About this day
With wickedly good speakers with a passion for what is undoubtedly the best subject (maths), save the date for this exceptional study day. Give your students the opportunity to meet our crack team of mathematicians, engineers, statisticians, architects, code-breakers, data scientists and more for the ultimate educational experience.
Programme & speakers
Fermat’s last theorem Simon Singh, Writer and broadcaster
Simon Singh, discusses the origin of the problem, describes the heroes and villains who tried and failed to prove Fermat’s Last theorem and tells the story of Professor Andrew Wiles, who conquered Fermat’s challenge after working in secret for seven years.
About Simon Singh
Simon is an author and broadcaster. His books include Fermat’s Last Theorem, The Code Book, The Big Bang, Trick or Treatment and most recently The Simpsons and Their Mathematical Secrets.
Are we made of maths? Mark Lewney, Mathematician and physicist
Does maths really exist, or is it just something people do? Was physicist Eugene Wigner right when he said the effectiveness of mathematics in the natural sciences is something bordering on the mysterious and that there is no rational explanation.
About Mark Lewney
Dr Mark Lewney, the Rock Doctor, winner of the first ever FameLab competition and guitar physicist blows your ears with rock guitar and blows your mind by Superstring Theory.
Fighting disease with mathematics Sara Jabbari, University of Birmingham
How can mathematics be used to track the dynamics of bacterial infections or develop new drugs to tackle disease? Sara illustrates how population dynamics can be used to understand disease, improve existing treatments and create entirely new ones.
About Sara Jabbari
Sara is a mathematician specialising in the modelling of networks of genes that respond to the inter-, intra- and extra-cellular signals that dictate cell behaviour.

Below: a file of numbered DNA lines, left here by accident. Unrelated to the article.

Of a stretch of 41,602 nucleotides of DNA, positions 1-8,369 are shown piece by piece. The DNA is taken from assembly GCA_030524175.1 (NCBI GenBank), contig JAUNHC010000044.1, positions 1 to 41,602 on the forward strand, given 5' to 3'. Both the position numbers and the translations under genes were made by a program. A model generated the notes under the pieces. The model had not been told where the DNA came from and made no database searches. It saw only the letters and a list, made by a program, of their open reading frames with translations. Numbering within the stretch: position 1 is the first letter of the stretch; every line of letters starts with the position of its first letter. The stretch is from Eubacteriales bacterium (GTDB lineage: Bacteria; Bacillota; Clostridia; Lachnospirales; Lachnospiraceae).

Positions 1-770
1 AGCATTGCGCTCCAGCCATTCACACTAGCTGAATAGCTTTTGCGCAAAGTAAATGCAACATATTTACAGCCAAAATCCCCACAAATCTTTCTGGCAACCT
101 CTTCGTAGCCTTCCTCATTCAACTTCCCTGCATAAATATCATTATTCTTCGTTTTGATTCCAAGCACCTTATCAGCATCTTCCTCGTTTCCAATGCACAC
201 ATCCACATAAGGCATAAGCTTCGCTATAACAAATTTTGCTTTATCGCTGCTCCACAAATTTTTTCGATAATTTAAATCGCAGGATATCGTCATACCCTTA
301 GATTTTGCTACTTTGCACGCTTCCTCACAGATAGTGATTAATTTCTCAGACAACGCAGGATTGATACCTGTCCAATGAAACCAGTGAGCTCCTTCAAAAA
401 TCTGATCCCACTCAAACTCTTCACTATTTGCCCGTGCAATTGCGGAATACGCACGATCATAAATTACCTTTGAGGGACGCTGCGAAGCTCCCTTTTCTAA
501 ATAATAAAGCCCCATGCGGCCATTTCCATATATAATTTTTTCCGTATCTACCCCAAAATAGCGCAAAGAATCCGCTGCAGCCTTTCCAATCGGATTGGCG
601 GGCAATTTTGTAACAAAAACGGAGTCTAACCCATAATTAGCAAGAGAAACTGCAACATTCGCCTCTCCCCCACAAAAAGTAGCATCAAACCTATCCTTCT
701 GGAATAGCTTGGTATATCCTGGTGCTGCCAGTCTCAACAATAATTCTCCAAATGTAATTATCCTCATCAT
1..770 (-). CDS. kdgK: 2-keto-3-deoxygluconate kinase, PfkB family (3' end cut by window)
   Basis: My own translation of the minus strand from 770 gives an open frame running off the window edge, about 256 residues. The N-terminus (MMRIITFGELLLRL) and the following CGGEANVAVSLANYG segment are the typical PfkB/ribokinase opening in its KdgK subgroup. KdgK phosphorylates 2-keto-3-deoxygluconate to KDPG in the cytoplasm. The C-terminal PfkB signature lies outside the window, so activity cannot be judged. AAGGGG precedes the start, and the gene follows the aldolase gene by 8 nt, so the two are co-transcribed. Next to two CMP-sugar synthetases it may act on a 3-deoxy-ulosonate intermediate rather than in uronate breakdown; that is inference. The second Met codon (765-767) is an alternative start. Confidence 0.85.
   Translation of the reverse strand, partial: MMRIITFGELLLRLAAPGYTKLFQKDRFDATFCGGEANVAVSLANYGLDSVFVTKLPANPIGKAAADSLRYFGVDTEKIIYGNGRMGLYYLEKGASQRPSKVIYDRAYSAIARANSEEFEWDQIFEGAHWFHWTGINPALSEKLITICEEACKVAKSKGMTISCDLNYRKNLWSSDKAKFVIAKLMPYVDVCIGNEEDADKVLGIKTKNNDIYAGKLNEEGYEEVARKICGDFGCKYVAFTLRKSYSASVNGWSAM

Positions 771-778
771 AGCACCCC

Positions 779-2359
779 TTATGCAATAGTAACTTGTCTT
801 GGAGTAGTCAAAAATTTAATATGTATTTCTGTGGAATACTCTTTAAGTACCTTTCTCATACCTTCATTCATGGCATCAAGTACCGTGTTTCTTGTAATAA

The Mathematics of Voting Chris Good, University of Birmingham
Kenneth Arrow’s ‘Impossibility Theorem’ states that there is no fair voting system. Professor Good will take us though some familiar systems and highlight some of the very strange results they can throw up! Be ready for surprise, contention and disbelief. Kenneth Arrow was awarded the 1972 Nobel Prize for Economics for his pioneering work on welfare theory.
About Chris Good
Professor Chris Good is the author of some 40 research articles in general topology, set-theoretic topology, and toplogical dynamics. Chris was awarded the first Excellence in Teaching Award.
Quantum Mechanics: Nature’s absurd fineprint Lloyd Cawthorne, University of Manchester
Ideas that arise from quantum physics are counter-intuitive, yet are neatly described mathematically. LLoyd will show you how very simple ideas in mathematics are applied to describe quantum physics, how apparent paradoxes arise from these and how they are solved. He will also consider some actual paradoxes that arise in the quantum world.
About Lloyd Cawthorne
Lloyd is an Isaac Teaching Fellow at Manchester where he spends half of his time working with schools and students and continues his research when he finds the time.